Today’s Options for Light Bulbs in Decorative Lamps

Are you one of the thousands of people who are hoarding incandescent light bulbs? You’ve probably been pleased to see that you can still buy these bulbs at many stores. All types of incandescent bulbs will continue to be sold in this country until stores run out, which has not happened as of late 2014. After that, you can still buy low-watt bulbs that are perfect for decorative lamps available at a store such as Mylightingsource.com. This type of store also sells some styles of low-watt bulbs.

Types of Lighting

Incandescent bulbs just don’t seem to have a perfect alternative, despite their reputation for inefficient use of energy. If you prefer incandescent lighting, it may be the similarity to natural sunlight that appeals to you. In contrast, compact fluorescent lamps, known as CFLs, give off a whiter light that’s commonly viewed as “cold” when compared with the softer, warm light from incandescent bulbs. Light-emitting diode (LED) products also are referred to as whiter, colder light.

The closest product to the incandescent bulb is the halogen version. Unfortunately, although halogen bulbs look similar to incandescents, they can be unsuitable for decorative fixtures because they burn hotter and can damage fragile items.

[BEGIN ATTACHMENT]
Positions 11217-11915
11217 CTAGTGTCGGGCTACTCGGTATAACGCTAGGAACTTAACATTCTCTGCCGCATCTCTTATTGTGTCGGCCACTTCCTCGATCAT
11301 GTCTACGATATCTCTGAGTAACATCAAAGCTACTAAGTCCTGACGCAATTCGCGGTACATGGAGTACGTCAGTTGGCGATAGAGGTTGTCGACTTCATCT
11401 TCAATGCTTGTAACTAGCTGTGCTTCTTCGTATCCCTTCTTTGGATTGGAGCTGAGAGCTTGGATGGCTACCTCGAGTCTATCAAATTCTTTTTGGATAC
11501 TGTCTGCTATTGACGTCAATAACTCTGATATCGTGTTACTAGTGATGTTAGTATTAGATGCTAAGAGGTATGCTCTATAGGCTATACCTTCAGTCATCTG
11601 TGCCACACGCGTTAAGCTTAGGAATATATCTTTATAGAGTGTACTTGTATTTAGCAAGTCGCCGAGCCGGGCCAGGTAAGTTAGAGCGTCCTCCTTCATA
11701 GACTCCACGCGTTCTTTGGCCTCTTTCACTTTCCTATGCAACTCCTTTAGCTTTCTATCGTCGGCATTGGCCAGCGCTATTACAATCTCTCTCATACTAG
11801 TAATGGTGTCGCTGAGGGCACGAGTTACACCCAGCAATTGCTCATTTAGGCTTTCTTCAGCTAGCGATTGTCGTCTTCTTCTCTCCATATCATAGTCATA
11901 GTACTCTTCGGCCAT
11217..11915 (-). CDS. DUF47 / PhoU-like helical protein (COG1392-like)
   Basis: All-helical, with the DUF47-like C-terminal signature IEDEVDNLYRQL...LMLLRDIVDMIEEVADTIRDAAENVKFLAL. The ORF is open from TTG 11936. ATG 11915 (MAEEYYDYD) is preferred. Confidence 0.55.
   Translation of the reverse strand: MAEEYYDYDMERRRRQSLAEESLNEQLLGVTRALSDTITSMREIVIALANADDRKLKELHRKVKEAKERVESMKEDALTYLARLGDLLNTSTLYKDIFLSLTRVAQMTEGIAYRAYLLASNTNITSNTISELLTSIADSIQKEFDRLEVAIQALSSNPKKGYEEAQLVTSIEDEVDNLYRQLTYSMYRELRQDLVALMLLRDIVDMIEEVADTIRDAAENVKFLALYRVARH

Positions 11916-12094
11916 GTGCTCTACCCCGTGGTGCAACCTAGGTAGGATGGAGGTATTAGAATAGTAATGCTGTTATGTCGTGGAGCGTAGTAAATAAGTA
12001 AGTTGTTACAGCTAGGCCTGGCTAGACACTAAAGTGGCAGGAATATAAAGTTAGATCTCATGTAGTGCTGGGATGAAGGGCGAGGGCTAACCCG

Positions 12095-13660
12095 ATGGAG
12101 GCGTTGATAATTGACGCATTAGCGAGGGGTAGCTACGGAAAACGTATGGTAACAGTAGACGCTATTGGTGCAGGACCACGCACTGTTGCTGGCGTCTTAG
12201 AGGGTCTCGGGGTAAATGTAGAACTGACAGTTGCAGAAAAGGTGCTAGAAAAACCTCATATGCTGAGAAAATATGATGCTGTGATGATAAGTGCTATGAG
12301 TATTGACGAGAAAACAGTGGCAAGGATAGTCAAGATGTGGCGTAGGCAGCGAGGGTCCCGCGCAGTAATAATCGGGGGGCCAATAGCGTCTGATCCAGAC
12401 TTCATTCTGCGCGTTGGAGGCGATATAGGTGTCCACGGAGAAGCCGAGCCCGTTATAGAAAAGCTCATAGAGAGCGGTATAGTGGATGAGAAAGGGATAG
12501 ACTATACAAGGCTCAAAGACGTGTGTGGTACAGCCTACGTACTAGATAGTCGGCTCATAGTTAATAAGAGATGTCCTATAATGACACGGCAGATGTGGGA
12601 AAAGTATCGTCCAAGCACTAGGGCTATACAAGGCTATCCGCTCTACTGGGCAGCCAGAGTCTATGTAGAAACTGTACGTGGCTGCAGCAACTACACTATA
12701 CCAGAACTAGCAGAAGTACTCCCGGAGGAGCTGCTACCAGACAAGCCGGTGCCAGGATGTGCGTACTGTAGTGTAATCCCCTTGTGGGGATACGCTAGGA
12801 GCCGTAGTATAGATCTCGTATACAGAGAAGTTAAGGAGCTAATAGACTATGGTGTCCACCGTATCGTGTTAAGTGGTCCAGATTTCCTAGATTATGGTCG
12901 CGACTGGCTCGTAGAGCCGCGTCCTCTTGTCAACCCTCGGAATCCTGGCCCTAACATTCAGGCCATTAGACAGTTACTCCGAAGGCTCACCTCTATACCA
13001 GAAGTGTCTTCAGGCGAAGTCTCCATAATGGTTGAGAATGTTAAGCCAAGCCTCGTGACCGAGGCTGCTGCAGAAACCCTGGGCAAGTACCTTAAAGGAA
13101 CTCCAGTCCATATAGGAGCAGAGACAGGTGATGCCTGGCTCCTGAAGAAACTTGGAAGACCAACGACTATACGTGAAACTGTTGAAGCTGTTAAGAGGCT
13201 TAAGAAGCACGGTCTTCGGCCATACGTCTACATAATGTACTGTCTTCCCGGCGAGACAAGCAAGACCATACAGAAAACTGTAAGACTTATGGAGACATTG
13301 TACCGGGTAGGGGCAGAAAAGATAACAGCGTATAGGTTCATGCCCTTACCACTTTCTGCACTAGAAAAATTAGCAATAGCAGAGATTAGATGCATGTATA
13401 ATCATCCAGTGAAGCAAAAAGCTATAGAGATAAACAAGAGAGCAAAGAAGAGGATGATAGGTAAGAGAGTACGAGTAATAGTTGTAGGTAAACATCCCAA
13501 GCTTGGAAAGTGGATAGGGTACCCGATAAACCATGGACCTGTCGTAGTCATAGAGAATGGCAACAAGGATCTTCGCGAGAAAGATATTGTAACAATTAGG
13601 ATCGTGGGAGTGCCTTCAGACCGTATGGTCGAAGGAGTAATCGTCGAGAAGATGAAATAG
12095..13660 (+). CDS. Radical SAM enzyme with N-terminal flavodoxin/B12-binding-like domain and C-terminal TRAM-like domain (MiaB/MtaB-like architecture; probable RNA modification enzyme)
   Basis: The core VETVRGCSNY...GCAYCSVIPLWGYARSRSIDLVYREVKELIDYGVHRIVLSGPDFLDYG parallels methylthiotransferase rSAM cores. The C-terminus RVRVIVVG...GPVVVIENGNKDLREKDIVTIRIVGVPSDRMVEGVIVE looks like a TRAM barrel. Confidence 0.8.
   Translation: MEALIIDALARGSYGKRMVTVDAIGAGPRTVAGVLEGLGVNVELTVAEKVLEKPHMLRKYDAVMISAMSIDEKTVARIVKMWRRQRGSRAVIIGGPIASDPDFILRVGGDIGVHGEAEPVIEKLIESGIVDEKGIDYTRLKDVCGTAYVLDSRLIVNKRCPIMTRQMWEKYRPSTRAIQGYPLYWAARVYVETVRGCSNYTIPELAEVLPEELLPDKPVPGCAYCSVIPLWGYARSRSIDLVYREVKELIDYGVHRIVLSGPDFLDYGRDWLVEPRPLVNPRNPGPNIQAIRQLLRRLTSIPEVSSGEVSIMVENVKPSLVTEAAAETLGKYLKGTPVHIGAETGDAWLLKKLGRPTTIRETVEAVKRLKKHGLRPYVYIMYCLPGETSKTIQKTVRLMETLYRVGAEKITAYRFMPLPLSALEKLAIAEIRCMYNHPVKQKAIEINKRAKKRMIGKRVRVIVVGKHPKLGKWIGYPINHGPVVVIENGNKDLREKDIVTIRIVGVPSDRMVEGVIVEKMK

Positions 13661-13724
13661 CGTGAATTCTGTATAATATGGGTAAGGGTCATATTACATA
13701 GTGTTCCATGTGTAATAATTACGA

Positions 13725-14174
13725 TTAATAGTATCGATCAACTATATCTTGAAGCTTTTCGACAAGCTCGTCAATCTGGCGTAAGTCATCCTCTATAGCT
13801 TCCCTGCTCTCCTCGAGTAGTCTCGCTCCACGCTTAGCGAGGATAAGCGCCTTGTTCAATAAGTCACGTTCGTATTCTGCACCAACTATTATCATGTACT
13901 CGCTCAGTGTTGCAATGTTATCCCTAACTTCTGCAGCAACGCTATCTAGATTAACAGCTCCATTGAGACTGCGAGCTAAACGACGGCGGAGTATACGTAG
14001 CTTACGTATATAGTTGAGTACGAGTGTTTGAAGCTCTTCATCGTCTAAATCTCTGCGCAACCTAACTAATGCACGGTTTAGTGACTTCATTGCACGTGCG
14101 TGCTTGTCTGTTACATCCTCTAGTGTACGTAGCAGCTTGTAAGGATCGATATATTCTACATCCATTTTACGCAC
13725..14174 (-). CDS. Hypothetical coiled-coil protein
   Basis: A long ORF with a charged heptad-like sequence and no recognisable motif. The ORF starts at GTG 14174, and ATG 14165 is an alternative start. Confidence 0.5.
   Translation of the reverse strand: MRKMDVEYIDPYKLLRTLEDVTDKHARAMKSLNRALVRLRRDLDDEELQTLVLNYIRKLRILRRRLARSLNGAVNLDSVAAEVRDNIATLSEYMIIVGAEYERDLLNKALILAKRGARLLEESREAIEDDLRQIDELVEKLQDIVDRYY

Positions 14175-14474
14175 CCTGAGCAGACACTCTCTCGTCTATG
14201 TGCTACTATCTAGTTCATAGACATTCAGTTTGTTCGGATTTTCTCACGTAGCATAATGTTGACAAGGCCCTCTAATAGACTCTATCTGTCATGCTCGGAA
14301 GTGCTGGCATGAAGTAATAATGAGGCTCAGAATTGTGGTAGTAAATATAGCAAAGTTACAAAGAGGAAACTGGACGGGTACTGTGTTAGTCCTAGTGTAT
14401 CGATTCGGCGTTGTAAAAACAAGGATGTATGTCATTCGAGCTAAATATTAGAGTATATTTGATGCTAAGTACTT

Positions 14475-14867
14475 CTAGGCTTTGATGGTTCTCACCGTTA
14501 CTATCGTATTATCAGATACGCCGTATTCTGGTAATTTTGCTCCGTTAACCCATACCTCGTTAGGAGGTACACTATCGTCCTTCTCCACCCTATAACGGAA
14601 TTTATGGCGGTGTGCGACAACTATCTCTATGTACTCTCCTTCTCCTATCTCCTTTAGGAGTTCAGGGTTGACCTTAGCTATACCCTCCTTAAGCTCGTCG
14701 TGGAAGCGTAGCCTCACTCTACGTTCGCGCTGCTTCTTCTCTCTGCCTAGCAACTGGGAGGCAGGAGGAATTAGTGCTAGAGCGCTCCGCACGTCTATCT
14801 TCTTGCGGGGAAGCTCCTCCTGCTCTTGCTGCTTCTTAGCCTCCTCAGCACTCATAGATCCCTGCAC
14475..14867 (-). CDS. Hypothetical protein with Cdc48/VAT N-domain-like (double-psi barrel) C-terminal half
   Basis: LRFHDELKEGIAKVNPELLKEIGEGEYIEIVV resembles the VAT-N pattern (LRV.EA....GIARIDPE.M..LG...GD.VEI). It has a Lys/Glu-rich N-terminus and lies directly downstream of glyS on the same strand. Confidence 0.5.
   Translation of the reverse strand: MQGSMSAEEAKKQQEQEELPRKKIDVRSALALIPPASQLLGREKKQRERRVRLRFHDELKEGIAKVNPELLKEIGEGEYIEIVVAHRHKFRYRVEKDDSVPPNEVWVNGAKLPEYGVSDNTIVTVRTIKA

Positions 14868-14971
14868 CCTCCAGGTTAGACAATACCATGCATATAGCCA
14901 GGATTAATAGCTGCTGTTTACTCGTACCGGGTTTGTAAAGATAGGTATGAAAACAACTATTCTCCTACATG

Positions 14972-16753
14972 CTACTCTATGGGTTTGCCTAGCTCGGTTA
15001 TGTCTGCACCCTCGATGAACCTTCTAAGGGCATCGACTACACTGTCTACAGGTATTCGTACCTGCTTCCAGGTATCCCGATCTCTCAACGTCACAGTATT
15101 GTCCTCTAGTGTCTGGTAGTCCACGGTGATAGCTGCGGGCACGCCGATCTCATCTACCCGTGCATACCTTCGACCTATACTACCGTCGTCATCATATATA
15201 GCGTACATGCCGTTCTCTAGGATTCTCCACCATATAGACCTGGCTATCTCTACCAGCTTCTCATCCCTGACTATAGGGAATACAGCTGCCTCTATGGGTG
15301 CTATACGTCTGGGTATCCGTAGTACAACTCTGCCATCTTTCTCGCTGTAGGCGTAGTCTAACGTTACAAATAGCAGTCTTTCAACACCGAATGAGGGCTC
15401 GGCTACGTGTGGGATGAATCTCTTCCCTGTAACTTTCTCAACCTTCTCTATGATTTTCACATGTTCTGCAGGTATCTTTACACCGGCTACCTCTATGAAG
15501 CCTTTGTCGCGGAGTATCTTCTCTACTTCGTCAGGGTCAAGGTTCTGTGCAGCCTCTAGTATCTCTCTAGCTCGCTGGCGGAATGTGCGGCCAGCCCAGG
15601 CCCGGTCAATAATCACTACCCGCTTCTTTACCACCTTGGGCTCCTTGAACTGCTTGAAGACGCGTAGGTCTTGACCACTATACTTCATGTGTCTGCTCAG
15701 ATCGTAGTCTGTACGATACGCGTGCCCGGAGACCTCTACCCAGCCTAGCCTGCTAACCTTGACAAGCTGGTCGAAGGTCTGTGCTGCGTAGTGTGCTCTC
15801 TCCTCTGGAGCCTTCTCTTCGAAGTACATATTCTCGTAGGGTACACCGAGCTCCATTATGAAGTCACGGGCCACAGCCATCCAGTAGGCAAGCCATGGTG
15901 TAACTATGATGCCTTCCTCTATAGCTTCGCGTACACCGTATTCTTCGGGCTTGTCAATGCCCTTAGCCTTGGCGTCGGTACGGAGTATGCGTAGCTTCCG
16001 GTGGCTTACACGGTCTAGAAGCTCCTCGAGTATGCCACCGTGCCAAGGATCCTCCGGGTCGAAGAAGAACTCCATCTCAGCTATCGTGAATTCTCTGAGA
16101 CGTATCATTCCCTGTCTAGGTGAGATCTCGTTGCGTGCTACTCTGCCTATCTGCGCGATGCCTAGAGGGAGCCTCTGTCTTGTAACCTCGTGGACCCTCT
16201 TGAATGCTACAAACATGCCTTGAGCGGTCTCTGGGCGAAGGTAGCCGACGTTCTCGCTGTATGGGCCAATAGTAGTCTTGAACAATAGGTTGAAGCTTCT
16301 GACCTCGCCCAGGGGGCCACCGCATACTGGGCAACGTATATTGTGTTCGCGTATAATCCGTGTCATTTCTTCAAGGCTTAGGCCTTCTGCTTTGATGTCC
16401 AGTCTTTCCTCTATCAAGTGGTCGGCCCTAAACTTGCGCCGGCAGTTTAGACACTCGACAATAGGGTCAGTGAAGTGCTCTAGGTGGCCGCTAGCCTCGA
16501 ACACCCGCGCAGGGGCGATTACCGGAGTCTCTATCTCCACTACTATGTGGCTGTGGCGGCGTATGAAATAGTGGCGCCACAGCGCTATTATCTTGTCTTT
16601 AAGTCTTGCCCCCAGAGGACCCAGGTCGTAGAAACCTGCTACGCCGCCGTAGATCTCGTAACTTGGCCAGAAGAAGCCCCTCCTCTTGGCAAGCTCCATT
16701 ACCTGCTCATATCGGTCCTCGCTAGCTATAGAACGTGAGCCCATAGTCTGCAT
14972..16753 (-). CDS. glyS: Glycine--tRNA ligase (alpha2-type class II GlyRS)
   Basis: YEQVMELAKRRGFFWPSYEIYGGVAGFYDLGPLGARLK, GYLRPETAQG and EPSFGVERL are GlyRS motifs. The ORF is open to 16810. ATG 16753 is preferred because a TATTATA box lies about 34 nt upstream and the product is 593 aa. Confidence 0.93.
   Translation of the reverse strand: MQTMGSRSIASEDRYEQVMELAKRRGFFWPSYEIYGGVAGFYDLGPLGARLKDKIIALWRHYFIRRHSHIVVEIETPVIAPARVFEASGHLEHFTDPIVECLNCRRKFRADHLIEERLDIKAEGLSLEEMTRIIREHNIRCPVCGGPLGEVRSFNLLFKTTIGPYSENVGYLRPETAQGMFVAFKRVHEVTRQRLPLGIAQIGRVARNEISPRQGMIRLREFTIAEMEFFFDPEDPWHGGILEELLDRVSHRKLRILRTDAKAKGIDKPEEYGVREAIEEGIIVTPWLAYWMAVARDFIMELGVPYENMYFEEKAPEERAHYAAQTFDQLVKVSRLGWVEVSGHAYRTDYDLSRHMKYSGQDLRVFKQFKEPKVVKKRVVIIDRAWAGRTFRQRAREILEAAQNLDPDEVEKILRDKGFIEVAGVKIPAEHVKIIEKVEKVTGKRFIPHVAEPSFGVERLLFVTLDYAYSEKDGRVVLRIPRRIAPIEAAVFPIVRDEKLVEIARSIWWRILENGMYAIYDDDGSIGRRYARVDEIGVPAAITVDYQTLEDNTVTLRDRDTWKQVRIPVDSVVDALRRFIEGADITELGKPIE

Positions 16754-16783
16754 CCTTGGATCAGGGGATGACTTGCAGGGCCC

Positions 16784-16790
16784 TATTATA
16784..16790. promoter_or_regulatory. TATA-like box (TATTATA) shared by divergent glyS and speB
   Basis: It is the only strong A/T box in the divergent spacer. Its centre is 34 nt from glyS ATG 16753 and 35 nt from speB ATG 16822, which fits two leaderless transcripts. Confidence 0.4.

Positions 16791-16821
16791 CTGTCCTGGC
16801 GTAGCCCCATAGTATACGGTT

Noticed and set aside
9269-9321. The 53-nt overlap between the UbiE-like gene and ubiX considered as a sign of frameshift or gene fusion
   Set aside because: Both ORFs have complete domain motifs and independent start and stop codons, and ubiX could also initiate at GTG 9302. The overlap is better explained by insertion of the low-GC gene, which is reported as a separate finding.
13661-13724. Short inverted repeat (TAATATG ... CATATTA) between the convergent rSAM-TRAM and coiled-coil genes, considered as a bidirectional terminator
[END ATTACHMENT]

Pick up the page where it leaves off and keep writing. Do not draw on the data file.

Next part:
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Mood Lighting

Light from incandescent bulbs is considered to be more flattering on the human face. That’s a primary reason the owners of romantic atmosphere restaurants avoid CFLs and LEDs in the dining area and bar. This may be a concern for you in your own home, especially in rooms such as the living room, formal dining area and master bedroom.

Decorative Fixtures

Many people dislike the look of spiral CFLs in decorative lighting fixtures such as chandeliers from Elk Lighting. They prefer the more graceful round appearance of the incandescent bulbs. In addition, lamps designed to look like antiques, such as Victorian-style gas lamps, need certain styles of bulbs to appear as authentic as possible.

The Incandescent Bulb Lives On

Incandescent bulbs will continue to be available at wattages lower than 40 and for various specialty uses, such as heavy-duty bulbs and 3-way bulbs that work with dimmer switches. Some manufacturers have developed incandescent bulbs with better efficiency to meet federal guidelines. They cost more than what you’re used to paying, but it’s an option. In addition, developers are working to create other types of efficient bulbs that have the look of incandescent light and are suitable for decorative lamps.

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